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About Us


Introduction

The Scotch Bonnet Light Race is among the oldest and longest invitational regattas on Lake Ontario. For more than 4 decades, the SBLR has been one of the most engaging sailboat racing traditions on Lake Ontario. It is a rite of passage for south shore sailors.
Each year in June, around the time of the Summer Solstice, an intrepid group of sailors embark from the Port of Rochester on a race across Lake Ontario. They make passage across an offshore expanse of clear water and into sight of Canadian shores. These hearty sailors then round the legendary lighthouse on Scotch Bonnet Island at the north central shore of the lake - and return to Rochester non-stop. They experience challenges and rewards. The challenges of getting a team together, preparing the boat and equipment, of facing the elements, of dealing with navigation, time and distance. The challenges of a competitive race. They also share the rewards: knowing they can and have met the challenges, being part of a team with a common goal, and sailing offshore, over deep water, in one of the most beautiful fresh water lakes in the world.
The GYC also provides friendly, fun and delicious social events, including a Sunday Scotch Bonnet Awards picnic. Each year’s event also brings custom regalia for participants as well as Flags and Trophies for the winners.


Sea conditions for the race

Mid-June often sees a transition from spring to summer lake conditions, resulting in quite a variety of weather, even in a single race! As we sail into the sunset on our first leg to Wautoma shoals, the weather can vary from a nice reach with a warm southerly breeze on our beam, to a cold, wet bashing into a stiff northwesterly that can result in sharp 4 to 6 ft wave conditions when the wind blows at 25 to 30 knots along the shore.
Lake crossings are an exciting experience. The night crossing brings air temperatures that match lake surface temperatures. A humid 40-degree temperature challenges sailors' ability to stay comfortable. Good foul weather gear and proper use of layering are tested in these conditions. If too many layers are added, sweat in your clothing can bring on the shivers. We also have years where sailors can race start to finish in shorts and t-shirts.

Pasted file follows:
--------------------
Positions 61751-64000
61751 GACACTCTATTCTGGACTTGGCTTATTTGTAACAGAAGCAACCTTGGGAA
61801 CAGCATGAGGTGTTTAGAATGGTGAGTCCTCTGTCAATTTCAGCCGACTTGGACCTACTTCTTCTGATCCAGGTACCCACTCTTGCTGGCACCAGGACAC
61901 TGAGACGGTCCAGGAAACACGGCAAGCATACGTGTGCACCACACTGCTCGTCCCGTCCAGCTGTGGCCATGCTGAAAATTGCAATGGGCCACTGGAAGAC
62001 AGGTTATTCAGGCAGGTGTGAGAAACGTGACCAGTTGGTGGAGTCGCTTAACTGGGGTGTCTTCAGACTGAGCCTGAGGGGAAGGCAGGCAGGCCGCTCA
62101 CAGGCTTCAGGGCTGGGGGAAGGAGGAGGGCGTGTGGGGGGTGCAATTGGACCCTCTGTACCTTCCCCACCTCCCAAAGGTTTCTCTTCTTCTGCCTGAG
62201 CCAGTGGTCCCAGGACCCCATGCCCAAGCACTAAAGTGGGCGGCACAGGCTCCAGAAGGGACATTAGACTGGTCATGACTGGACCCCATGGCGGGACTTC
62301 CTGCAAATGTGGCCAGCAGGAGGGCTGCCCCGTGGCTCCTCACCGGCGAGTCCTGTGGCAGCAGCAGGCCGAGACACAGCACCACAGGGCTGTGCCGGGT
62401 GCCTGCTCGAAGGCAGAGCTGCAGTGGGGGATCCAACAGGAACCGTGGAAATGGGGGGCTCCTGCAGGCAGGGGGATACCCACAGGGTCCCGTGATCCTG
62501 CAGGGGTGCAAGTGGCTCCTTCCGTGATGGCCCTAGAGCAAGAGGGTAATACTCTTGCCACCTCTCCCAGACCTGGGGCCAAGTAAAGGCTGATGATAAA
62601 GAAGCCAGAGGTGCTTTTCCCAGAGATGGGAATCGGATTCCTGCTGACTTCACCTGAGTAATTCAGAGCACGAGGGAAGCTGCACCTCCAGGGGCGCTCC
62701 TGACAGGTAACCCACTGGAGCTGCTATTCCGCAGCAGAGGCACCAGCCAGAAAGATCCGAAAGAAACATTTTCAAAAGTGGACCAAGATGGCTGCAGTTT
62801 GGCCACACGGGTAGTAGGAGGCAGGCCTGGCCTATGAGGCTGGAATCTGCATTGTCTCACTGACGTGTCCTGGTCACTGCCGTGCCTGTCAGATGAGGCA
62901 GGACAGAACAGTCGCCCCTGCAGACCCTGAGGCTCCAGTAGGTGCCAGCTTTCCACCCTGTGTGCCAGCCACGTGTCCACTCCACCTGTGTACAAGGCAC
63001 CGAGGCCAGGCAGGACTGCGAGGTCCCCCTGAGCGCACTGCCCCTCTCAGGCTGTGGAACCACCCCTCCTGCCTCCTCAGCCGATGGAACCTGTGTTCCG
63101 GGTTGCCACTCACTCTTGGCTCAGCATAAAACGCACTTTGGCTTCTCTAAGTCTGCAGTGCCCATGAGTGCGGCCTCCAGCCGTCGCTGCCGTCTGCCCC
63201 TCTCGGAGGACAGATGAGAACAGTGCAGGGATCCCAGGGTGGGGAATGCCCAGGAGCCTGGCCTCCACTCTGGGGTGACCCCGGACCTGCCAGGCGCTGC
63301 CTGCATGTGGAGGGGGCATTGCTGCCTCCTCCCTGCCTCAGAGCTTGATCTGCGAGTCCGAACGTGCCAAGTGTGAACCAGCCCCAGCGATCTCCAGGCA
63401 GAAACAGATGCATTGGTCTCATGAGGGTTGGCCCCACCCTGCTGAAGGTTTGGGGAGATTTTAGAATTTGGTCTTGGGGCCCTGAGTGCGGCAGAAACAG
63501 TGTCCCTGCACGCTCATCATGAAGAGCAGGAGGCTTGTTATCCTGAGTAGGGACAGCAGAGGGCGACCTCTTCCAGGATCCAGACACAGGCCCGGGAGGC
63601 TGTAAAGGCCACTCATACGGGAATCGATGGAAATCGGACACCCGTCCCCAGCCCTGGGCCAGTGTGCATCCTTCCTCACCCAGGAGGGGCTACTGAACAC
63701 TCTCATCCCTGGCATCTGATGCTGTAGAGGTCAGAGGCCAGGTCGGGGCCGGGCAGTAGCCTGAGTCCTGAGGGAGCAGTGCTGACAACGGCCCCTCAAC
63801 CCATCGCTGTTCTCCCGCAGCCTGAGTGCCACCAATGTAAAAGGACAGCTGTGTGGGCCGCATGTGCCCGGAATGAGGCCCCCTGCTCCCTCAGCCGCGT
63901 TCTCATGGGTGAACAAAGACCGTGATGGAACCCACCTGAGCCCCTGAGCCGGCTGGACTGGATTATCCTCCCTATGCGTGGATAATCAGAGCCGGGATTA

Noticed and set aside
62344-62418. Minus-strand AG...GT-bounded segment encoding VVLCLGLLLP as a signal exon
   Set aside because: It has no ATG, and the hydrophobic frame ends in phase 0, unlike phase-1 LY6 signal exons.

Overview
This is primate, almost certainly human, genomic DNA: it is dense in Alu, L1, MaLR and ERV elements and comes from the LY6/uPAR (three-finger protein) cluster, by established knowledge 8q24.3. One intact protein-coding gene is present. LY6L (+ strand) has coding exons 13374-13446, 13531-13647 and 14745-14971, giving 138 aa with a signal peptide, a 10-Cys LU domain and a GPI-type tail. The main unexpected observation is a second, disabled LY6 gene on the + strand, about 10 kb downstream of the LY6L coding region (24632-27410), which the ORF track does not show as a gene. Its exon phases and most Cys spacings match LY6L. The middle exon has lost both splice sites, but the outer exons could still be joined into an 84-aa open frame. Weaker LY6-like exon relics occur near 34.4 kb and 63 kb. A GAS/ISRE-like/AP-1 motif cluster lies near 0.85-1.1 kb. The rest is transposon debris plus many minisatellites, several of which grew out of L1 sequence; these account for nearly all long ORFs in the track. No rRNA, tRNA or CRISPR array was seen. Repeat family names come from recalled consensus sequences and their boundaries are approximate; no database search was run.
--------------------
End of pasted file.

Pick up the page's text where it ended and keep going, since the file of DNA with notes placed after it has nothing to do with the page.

Not only do temperature and sea state vary a lot, so do the sights, seen some years in pea soup fog or in overcast skies and no moon, when it is so black there is nothing to see beyond the rails of the boat. Some years, all one sees is the navigation lights of the competing boats. Sometimes the star viewing is an astronomer’s dream, with the Milky Way painted across the sky and more shooting stars than you can count. Sometimes we see the Scotch Bonnet Light in all of its decaying glory, and other times, it is only a partial gray-on-gray silhouette. Every year the mystery of what each race will bring draws many of us back to experience the challenges and rewards that are the Scotch Bonnet Light Race.


The Island and The Light

Scotch Bonnet Island is a low-lying two-acre outcropping of limestone, that lies about a mile south of Nicholson Island, which itself lies less than a mile southwest of the mainland of Canada's Prince Edward County.
Erected in the early 1850's, the Scotch Bonnet Light’ was first illuminated atop its 54 foot high stone tower in 1856. Originally an oil burner, the light was converted to acetylene in 1907, and finally extinguished forever in 1959. Today, a flashing white light atop a 72-foot metal skeleton tower stands nearby.
The crumbling ruins of original tower still stand today, but little remains of the attached keeper's house. Scotch Bonnet Island supports one of the largest cormorant nesting colonies on Lake Ontario. Herring gulls, greater black-backed gulls, and black crowned night herons also nest on the island. They are believed to favor hatching their eggs by the radiated heat of the sun-baked rocks. To protect the nesting birds, public access to the island is prohibited between March 15 and July 31.

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